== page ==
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Welcome! Explore Natural Communities will help you see the world through the lenses of a naturalist. You’ll learn how to identify natural communities—predictable combinations of plants and animals that occur in predictable physical settings. In so doing, you’ll learn how to read the landscape—to notice patterns and draw conclusions. Looking at the world this way will open up a whole new dimension. It will enrich the time you spend outdoors—especially at the parks featured in this website!

Explore this page:

Where to Begin?

There are four main ways to dive into this information-rich website. Pick any one that interests you:

  • Explore a particular park.

Click on Parks & Places in the menu at the top of the page. Choose Rock Creek Park to learn more about the Park and its trails, natural communities, natural history, ecological threats, and management/stewardship.

  • Explore the park's interactive Map Viewer.

Anywhere inside Parks & Places that you see the blue globe Map Viewer Icon, you can click on it to go to a park's interactive Map Viewer. Use the interactive map it to find trails, good places to see certain natural communities, points of interest, picnic areas, bathrooms, historic sites, soils, geology, and much more. Dig deeper with Details to learn more about these features. The map can show you your location in the park; tap your location on the map to learn about it. Or use the map to plan a hike through the park ahead of time: using the Measure/Analyze tool, you can "See What's Here" to learn about features along your desired path. 

To get the most out of the map viewer, explore the Map Viewer Tutorial.

  • Explore a natural community.

Click on Natural Communities in the menu at the top of the page. From there, choose a natural community—say the Chestnut Oak / Mountain Laurel Forest—to read a short description about it. Then follow a link to explore how that natural community looks in a particular park—say the Chestnut Oak / Mountain Laurel Forest in Rock Creek Park.

  • Explore the basics of ecology.

Click on Ecology Basics in the menu at the top of the page to learn about how natural communities are classified, named, and mapped. Learn more about how plants, animals, physical setting, and natural processes are all the ingredients of natural communities. Discover different factors that threaten the health of natural communities—from non-native invasive plants to fire-suppression—and what can be done to address those factors.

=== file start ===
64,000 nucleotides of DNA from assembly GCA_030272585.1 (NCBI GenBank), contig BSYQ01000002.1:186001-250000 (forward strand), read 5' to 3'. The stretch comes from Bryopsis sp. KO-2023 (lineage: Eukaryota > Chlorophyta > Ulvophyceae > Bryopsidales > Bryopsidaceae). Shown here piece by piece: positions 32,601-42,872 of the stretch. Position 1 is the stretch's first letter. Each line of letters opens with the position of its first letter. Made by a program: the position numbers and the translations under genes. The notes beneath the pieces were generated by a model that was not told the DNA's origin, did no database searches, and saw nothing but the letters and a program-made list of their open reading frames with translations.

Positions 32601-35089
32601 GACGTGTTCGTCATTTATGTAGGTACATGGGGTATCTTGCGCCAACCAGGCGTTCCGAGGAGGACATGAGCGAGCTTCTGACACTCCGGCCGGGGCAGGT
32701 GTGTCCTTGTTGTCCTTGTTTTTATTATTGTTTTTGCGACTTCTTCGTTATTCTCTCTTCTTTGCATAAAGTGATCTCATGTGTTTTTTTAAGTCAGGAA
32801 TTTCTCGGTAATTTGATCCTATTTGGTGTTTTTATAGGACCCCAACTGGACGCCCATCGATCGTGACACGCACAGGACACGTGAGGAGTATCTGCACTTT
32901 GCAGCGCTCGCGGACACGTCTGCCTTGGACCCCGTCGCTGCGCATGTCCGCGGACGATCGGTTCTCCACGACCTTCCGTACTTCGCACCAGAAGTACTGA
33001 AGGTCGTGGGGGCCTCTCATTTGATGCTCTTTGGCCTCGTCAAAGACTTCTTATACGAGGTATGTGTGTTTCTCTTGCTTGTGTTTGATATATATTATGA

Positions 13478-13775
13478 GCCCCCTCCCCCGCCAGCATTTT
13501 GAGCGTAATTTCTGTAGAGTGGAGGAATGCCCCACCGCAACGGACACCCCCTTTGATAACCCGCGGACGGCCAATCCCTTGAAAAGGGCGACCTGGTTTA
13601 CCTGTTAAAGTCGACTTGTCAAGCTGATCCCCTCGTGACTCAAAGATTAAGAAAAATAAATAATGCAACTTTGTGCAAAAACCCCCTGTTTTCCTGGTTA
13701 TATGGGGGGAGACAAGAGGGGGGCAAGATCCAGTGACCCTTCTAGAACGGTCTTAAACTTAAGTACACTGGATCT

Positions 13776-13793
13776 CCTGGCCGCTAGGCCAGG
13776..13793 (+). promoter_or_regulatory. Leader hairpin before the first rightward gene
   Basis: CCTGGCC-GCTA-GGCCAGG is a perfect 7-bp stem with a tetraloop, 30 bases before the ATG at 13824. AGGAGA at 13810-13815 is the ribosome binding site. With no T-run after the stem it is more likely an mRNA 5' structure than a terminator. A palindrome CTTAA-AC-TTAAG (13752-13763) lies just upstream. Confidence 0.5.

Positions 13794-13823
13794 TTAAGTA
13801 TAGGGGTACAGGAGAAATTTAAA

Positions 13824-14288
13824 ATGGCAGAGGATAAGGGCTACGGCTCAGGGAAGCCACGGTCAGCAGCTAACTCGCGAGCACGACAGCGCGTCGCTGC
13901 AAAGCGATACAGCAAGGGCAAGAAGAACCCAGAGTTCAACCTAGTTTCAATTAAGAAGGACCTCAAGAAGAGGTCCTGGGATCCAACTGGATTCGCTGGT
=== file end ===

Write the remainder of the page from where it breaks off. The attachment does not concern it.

For specific website tips customized to different audiences—park managers and interpreters, teachers, neighbors, visitors, and researchers—be sure to visit Tips for Users. Or check out Frequently Asked Questions.

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Key to Clickable Icons

Each of the following icons provides more information in a pop-up window or takes you to another part of the website. Here's what each one means:

Pop-up Window Icons

Click for an interesting "Ecobit"—a side note, a fuller explanation, a short ecological story or fun fact that's relevant to the topic on the page.

Hover over this icon (don't click) for the meaning of a heading or term.

Click for information for a particular plant species (a photo, scientific name, global conservation status, descriptive paragraph, and links to more information and photos).
Navigation Icons
Click to go to an interactive Map Viewer.
Click to go to a tutorial on the interactive Map Viewer.

Click to go to the section of Explore Natural Communities that focuses on a particular park or place.
Click to go to the Compare Communities page, where you can view characteristics of natural communities side-by-side in a table.

        

Click to go to the website of NatureServe Explorer for more in-depth information on a particular species or natural community.

        

Click to go to Flickr for a larger view of a photo with caption and credits, or to browse more NatureServe photos (not necessarily related).
         Click to go to the website for NatureServe.

        

Click to go to the website for the National Park Service.

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Quick Tips

Did you know that by right-clicking on a link, you can open the new page in a different tab or window (desktop computers)?

  • Use the menu at the top of the screen to go to other sections of the website. Once in a section, another menu will help you navigate within that section.
  • Click on photos of plants and animals in gallery displays to enlarge the photo and read a caption.
  • Check out the Learn More on most pages for related information on this website, or on other websites.
  • To print, you can copy and paste content from the website into Word, which will preserve the hotlinks. Or you can choose "print" from your browser menu.

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